¶ 66 We looked to MAPA principles for non-MAPA cases, like the case before us today, when we reviewed the Flathead County Planning Board's decision in North 93 Neighbors, Inc. v. Bd. of Co. Commrs. of Flathead Co., 2006 MT 132, 332 Mont. 327, 137 P.3d 557. In North Fork Preservation Assn. v. Dept. of State Lands, we examined the standards of review for administrative agency decisions not subject to MAPA, and adopted the following standard: "whether the record establishes that the agency acted arbitrarily, capriciously, or unlawfully." 238 Mont. 451, 456-59, 778 P.2d 862, 865-67 (1989) (emphasis added). We cited our decision in Langen v. Badlands Coop. State Grazing Dist, in which we held that "[t]he appeal from the commission to the district court is for the purpose merely of determining whether upon the evidence and the law the action of the commission is based upon an error of law, or is wholly unsupported by the evidence, or clearly arbitrary or capricious." North Fork, 238 Mont. at 457, 778 P.2d at 866 (citing Langen, 125 Mont. 302, 308, 234 P.2d 467, 470 (1951)). We explained that we look to the administrative record to review an agency's decision to honor the discretion given to the boards and commissions of this State, as authorized by the legislature. North Fork, 238 Mont, at 457, 778 P.2d at 866 (citing Langen, 125 Mont, at 308, 234 P.2d at 470). We did so in Kiely Constr., L.L.C. v. City of Red Lodge, affirming the district court's decision to exclude the City Council meeting minutes, as well as the testimony from the individual council members to explain their reasons for denying the preliminary subdivision plat application. 2002 MT 241, ¶¶ 96-97, 312 Mont. 52, 57 P.3d 836. We reasoned that the evidence was properly excluded because it "would constitute `post-decision' statements, which were not properly part of the record." Kiely, ¶ 97 (emphasis added); see also Citizens for Responsible Dev. v. Bd. of Co. Commrs. of Sanders Co., 2009 MT 182, ¶¶ 26-27, 351 Mont. 40, 208 P.3d 876 (reversing the district court's decision approving a preliminary plat based upon a review of the record).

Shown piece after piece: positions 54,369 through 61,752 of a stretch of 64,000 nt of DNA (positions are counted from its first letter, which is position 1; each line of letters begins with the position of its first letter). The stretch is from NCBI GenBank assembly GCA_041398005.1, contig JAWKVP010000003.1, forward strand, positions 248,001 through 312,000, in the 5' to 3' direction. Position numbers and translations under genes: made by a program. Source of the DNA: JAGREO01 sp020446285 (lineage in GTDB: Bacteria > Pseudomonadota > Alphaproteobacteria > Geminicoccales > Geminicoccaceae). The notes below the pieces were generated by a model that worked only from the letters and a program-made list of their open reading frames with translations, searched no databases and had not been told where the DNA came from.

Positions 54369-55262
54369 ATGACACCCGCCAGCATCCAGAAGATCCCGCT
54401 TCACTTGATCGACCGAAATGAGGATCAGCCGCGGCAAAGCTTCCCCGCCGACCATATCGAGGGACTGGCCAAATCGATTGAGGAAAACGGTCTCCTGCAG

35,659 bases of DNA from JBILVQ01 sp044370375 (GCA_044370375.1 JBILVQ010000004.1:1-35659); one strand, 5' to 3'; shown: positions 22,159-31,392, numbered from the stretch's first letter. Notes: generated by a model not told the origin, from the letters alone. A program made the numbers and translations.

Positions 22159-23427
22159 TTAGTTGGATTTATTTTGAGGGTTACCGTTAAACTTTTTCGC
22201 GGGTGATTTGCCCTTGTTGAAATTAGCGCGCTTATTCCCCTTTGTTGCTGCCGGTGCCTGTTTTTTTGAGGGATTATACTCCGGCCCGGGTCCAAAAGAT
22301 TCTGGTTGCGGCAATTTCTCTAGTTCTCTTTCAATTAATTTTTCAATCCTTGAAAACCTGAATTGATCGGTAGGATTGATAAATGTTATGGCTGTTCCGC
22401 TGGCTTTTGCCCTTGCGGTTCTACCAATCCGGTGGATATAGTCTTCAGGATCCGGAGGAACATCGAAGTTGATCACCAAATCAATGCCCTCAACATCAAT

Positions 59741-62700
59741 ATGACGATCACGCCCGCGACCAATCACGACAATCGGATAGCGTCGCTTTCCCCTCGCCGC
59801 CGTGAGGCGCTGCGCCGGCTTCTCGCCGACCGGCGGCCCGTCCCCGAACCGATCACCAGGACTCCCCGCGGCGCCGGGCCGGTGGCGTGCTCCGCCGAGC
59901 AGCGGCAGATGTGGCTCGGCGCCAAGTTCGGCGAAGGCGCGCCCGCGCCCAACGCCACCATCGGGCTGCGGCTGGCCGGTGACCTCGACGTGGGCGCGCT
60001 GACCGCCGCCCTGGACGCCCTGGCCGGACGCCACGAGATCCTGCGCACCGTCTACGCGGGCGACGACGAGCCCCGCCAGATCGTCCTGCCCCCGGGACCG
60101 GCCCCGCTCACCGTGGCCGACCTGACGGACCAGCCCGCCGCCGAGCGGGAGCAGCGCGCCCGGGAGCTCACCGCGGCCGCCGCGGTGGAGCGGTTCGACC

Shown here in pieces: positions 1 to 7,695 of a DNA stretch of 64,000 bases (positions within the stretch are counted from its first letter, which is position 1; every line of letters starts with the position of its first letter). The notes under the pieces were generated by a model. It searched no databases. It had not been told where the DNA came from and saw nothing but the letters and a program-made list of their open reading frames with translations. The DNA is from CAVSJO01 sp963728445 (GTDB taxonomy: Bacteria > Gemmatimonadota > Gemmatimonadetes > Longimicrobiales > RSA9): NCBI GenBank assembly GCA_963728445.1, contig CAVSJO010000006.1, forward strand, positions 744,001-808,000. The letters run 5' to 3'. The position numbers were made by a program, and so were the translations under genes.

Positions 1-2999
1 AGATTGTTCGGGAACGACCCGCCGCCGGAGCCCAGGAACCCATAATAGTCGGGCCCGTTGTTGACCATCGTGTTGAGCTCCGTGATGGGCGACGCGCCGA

If there can be any lingering doubt about the wisdom or correctness of the rule, commentators are unanimous in stating the general principle that "a court can engage injudicial review of an agency action based only on consideration of the record amassed at the agency" as a sound principle of administrative law. Richard J. Pierce, Jr., Administrative Law Treatise vol. II, § 11.6, 1047-54 (Wolters Kluwer Law Business 2010); see 73A C.J.S. Public Administrative Law and Procedure § 346 (2004) (recognizing that "a court reviewing administrative action is limited to the record"). Koch, whom we cited for authority in Clark Fork, ¶ 47, states: "[i]t is black letter law that, except in the rare case, review in [the trial court] must be based on the record before the agency and hence a reviewing court may not go outside the administrative record." Charles H. Koch, Jr., Administrative Law and Practice vol. 2, § 8.27, 509 (2d ed., West 1997) (collecting cases); see Charles H. Koch, Jr., Administrative Law and Practice vol. 3, § 10.4, 35-36 (2d ed., West 1997) ("the court scrutinizes that body of information before the agency at the time it made the decision [and] Courts are not permitted to consider evidence outside that `record;'" collecting cases); see also 2 Am. Jur. 2d Administrative Law § 545 (2004) ("judicial review of an administrative agency decision is limited to the administrative record [and the] court is restricted to the record made before the administrative agency . . .;" collecting cases).